I remember in my mid teen coming to term with apologising, how much strength it took, how to do it right, not to say “…but…” after saying sorry. Not giving excuses, just apologising, just genuinely saying sorry to whoever and taking whatever it was that needed to be taken responsibility of. Sometimes you’ve done or said something wrong and you say sorry for that. Sometimes you acted like a jerk, and you apologise for that. I often try to say WHAT I’m sorry about, to add meaning to it (I’m big on meaning). Sometimes I can feel something isn’t quite right but I’m not sure what, so I say sorry; or I ask if I’ve done anything wrong.

The courage needed to say sorry is real. But recently I came across something that opened my eyes to how much courage is needed to forgive.

I’m a little angry at the world, at the grown-ups, at the older generations for not teaching us that. Why do they not?! Forgiving takes SO MUCH courage, it’s such a brave action but we’re brought us thinking that saying sorry and forgiving are for the weak. That it’s something shameful and embarrassing (well it is a little embarrassing to say sorry as you’ve made a fool of yourself). It’s an old fashion word found in old texts or religious scriptures. No one tells us that forgiveness is a conscious action. It doesn’t just happen, hurt doesn’t just disappear, it might fade and go to the background but it’s there. It needs to be faced head on, to be analysed and looked at every angle until one can forgive. And that takes GUT. It takes strength to let something go, to accept your friends or family member’s shortcomings. It makes you realise you’re own weaknesses. How can one not forgive, does one not want to be forgiven?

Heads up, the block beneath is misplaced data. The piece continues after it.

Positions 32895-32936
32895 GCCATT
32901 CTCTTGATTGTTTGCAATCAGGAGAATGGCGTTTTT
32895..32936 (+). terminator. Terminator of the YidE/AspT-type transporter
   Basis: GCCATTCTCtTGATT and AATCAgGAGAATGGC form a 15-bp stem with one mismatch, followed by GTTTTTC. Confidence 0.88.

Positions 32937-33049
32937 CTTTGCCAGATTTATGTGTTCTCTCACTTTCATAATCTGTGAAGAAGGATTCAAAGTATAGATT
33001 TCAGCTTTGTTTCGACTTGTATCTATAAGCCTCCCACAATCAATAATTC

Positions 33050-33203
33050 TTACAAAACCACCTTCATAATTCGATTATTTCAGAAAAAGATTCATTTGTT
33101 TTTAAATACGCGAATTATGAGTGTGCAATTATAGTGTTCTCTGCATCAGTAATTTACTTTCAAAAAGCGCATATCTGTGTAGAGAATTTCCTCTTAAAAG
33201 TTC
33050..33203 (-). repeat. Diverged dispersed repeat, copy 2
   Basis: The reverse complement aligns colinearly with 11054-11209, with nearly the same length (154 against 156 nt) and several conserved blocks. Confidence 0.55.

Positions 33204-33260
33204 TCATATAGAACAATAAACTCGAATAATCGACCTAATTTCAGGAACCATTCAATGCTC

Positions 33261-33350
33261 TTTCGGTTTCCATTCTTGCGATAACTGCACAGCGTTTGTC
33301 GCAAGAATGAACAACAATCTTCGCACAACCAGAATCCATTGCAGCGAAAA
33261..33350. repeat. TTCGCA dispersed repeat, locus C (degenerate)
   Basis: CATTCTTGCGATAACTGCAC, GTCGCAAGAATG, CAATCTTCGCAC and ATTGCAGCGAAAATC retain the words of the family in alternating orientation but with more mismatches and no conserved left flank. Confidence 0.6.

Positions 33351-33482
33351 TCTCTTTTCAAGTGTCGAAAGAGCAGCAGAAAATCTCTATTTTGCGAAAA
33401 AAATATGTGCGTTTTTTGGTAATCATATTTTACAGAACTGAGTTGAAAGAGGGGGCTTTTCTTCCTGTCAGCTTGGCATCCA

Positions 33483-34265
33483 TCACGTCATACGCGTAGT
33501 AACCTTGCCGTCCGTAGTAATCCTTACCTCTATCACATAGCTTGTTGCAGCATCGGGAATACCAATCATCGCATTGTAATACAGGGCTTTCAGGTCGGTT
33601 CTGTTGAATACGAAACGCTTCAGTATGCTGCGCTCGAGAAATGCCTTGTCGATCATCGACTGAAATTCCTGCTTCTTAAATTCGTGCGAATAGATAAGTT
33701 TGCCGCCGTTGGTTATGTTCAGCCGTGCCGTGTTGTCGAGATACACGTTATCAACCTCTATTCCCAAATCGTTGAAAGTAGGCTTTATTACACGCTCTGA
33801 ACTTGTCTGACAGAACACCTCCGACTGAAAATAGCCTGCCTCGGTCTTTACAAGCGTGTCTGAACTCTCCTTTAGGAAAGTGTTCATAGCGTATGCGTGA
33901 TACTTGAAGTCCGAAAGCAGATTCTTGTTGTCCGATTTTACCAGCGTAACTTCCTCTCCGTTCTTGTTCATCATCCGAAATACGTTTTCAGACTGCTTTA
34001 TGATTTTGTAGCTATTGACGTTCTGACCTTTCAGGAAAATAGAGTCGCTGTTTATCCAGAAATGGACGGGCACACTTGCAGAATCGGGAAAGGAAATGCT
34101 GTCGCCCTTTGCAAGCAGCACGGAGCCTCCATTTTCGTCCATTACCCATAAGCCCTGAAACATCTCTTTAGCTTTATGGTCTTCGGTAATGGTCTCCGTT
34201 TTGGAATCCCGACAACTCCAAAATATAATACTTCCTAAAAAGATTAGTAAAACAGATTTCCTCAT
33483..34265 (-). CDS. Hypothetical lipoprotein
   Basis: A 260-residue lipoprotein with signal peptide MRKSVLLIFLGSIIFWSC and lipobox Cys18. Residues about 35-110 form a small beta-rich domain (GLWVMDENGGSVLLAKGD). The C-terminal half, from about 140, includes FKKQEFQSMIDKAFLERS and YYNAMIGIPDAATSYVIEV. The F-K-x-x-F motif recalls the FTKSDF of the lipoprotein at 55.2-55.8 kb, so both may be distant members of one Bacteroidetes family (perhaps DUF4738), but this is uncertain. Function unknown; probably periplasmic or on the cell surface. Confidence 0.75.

There’s forgiving and going back to “being friends”, retrying at that relationship and moving forward together and then there’s forgiving and moving on without that person. Those are both ok I think, people make mistakes, and we’re all people. Sometimes we can take it, sometimes we can’t.

The key is to not let things fester, to not let dislike turn into hate or disdain or envy or any of those horrible emotions. We only have one heart, there aren’t really any concrete dividers in there so if you have those negative feelings, they’ll bleed (heh) into your other emotions, they’ll taint your happiness, that’s what I think. Hate isn’t the opposite of love, it’s quite close to love. Disregard is the opposite of love. Love meant caring about that person, with hate you also have that person on your mind but with disregard, you’ve taken them out of your heart and out of your thoughts, you do not use any energy over them. That’s the best course of action for someone you no longer care about or want in your life. I was just reading this other blog and it was saying how forgiveness isn’t about the other person, it’s about freeing yourself. I guess that’s what I was trying to get at in the above paragraph.